Cacique (American Indians Ready Reference)
Article abstract: Originally a term applied to Caribbean tribal chiefs, “cacique” was adopted by the Eastern Pueblo peoples, to whom it designates a religious-secular office
In the Caribbean, the Spanish encountered Arawak Indians who applied the term “cacique” to their chiefs. The Spanish subsequently used the term to designate leaders with varying degrees of authority. Among North American Indians, the term has been adopted only by the Eastern Pueblo tribes along the Rio Grande of New Mexico. There, it refers to the male religious-secular leader of a community. The Puebloan cacique is probably an outgrowth of a native office, namely the peace leader of the community, whose title and duties were modified by the Spanish. The modern cacique serves as a representative of the pueblo as a whole and is said to have the duty of “looking after the people.” This entails presiding at various religious ceremonies, allocating certain rights to agricultural fields, representing the pueblo in dealings with outsiders, and appointing and training one’s successor. The degree of power wielded by a cacique varies with that cacique’s personality.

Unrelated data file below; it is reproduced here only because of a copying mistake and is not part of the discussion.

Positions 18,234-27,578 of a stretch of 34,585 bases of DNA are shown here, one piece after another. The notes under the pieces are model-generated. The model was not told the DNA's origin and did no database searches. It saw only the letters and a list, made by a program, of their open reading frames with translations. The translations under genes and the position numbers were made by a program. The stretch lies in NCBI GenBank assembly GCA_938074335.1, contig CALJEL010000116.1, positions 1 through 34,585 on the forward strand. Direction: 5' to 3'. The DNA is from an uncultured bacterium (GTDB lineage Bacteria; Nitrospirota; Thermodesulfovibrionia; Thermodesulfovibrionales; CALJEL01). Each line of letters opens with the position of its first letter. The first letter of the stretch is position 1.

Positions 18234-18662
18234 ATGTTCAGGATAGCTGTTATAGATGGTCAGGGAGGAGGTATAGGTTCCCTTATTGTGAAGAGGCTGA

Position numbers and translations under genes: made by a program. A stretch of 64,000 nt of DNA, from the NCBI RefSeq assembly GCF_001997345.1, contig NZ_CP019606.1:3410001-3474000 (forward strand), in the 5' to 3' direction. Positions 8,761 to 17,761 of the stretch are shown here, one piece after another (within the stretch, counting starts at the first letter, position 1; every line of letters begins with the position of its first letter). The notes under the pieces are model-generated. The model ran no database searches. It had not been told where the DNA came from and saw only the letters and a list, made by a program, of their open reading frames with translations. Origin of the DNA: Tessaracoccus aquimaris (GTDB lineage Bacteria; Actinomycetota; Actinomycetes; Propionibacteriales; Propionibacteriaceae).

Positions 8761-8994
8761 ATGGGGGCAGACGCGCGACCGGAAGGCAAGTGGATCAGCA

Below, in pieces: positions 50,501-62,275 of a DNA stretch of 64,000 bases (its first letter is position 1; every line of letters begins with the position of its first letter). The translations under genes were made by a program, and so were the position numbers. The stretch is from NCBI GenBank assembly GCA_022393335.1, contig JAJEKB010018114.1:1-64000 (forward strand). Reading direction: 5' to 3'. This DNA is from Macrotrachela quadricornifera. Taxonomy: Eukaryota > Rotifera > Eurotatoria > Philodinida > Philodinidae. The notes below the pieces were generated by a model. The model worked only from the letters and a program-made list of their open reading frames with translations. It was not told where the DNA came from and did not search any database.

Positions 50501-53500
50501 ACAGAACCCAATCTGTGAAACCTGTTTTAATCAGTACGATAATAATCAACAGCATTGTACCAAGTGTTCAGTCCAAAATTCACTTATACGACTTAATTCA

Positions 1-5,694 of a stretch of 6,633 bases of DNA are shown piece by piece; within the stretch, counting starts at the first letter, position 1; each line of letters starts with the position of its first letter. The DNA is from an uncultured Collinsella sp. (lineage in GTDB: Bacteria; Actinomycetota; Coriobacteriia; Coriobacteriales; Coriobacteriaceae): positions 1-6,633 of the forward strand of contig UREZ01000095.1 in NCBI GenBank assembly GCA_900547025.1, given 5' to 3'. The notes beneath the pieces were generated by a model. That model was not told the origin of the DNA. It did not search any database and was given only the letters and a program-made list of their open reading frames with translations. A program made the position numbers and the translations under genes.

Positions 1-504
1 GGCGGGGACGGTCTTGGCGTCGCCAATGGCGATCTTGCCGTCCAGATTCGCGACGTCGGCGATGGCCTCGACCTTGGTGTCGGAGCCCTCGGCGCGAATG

(The entire section is 181 words.)
Want to Read More?
Subscribe now to read the rest of this article. Plus get complete access to 30,000+ study guides!